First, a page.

I woke up Saturday a bit stiff and sore, but feeling like I'd slept pretty well, which, like I said, was the first time in a week or more.
I was sort of nervous stomach queasy feeling so I decided that I'd just take a Gravol each morning we were travelling. Better to feel a bit dozy than to start to feel nauseated and wonder if I was going to be sick.
From what I remember, we headed down Highway 58 and then to 97 and I remember thinking that it looked more like a back road than the highways I'm used to. It was pretty. And straight. And I was in places I'd not been before.
We saw dust devils stirring on fields and I remember being struck by the very clear thought of "I'm on my way to Burning Man."
Some point Saturday, we stopped at a lake so one of us (who'd been dying to) could jump in a lake, and when we found the portapotties, our driver had the unfortunate discovery that one of the portapotties a) did not have a lock and b) was occupied by c) someone... er... sitting. Ahem.
But it's funny when it doesn't happen to you!
The plan was to stop in Klamath Falls for the day and I guess it was just after a massive downpour when we rolled into town but the place was dead.
Like, we all kind of looked around and then stared wide-eyed at each other. It was, I swear, something out of a zombie flick. Where was everyone!?
We found a very sweet Mexican restaurant that was open, but just like Friday, I wasn't very hungry. I loved the service there though, and we were happily fed and tired when we got to our campsite.
It was kind of neat, actually, there were six or seven other campsites with Burners in them. There may have been more than that, but those were the ones we could see with the decorated bikes, and happily excited campers. You'd see, on the road the people going down to Burning Man. It would usually be the bikes you'd notice. Not normal bikes, but fun bikes. Bikes with bells and whistles, sometimes literally. Bright bikes with big tires, fun, fun, fun and colourful.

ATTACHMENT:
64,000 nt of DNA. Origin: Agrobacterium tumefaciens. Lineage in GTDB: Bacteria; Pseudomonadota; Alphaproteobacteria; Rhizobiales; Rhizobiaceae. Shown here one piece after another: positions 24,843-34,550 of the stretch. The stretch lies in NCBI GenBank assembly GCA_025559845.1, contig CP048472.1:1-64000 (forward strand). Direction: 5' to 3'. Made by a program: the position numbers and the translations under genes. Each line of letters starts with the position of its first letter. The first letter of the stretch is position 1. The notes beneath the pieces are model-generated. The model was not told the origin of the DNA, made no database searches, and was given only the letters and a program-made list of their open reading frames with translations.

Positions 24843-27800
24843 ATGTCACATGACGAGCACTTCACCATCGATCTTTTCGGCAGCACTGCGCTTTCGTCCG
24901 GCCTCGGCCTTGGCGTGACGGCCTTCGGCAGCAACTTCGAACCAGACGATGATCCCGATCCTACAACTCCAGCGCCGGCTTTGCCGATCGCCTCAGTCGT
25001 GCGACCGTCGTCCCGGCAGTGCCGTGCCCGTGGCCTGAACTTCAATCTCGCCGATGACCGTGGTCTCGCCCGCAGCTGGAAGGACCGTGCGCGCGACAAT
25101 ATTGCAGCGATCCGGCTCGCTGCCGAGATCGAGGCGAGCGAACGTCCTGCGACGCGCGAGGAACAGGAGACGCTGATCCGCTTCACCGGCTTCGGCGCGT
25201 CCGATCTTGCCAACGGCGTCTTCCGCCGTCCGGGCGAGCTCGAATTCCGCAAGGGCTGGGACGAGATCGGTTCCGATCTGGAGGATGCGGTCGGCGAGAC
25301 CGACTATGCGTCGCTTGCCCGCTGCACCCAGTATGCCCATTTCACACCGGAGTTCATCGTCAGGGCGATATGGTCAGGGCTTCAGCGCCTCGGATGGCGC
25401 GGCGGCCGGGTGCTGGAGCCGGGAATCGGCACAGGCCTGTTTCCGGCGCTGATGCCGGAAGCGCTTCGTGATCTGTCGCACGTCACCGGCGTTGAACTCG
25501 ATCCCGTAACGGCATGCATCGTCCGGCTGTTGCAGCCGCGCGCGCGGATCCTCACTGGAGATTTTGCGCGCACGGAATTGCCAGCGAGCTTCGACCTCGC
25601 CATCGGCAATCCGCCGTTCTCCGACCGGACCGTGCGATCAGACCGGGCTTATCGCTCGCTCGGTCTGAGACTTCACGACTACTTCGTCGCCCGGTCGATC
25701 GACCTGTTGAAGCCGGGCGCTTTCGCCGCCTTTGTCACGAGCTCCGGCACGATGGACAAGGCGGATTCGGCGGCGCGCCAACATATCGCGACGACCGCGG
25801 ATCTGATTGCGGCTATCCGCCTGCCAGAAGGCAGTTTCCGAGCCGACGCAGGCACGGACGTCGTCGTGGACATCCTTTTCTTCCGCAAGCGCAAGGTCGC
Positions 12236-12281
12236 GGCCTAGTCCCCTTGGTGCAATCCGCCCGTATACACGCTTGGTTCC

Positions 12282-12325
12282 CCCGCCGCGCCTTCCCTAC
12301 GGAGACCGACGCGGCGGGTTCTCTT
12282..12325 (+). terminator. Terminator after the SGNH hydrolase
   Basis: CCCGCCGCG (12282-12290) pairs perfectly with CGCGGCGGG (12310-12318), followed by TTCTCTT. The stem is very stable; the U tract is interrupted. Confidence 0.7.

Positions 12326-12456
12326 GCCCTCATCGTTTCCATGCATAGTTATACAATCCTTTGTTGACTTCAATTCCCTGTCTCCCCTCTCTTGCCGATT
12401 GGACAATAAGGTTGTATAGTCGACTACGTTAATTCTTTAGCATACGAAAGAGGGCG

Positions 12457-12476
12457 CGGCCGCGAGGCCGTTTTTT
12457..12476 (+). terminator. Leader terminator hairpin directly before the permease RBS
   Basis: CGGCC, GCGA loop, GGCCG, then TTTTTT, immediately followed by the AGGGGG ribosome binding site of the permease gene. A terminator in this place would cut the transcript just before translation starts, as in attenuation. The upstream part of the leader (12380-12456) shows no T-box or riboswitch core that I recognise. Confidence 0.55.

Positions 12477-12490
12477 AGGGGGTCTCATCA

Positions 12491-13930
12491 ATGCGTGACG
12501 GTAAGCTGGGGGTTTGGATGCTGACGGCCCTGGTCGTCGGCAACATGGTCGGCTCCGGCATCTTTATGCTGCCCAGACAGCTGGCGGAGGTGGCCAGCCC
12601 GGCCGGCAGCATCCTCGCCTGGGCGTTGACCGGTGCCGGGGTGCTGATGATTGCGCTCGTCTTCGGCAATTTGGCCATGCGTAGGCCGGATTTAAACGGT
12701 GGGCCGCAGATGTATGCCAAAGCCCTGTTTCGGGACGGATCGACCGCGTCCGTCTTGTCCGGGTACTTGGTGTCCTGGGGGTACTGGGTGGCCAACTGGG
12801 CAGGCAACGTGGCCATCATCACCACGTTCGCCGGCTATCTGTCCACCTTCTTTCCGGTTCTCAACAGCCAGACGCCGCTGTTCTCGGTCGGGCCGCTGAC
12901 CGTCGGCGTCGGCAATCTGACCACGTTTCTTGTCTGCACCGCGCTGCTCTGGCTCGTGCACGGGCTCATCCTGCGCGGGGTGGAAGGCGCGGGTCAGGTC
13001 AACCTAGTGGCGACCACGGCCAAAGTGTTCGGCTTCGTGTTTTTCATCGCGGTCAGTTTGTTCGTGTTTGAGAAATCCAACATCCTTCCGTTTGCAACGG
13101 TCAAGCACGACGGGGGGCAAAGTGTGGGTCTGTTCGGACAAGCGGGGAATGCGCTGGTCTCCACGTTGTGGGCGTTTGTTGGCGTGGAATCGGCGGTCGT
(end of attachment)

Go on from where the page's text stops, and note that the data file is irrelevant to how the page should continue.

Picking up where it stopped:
And packed cars. Young people from Alberta with giant (rented?) RVs, older Americans with big old campers and purple beards, and trailers full of stuff. And bikes.
And then you'd see "the man" symbol, sometimes visible on the back of their vehicle. We duct taped a man onto our RV too, and the girls started to decorate their bikes. Something I'd done the week before we left.
We found out that the couple next to us was heading to Burning Man too. They had a great story, this couple in their 50s. They hadn't been planning on going this year, but were out travelling in their RV, when a friend called with two tickets. As seems to happen so often with all things Burning Man, everything worked out so that the one night they were at a fixed address, their friend was able to overnight the tickets to them, and they'd spent that week finding whatever supplies they needed and were happy for the spontaneous trip to happen.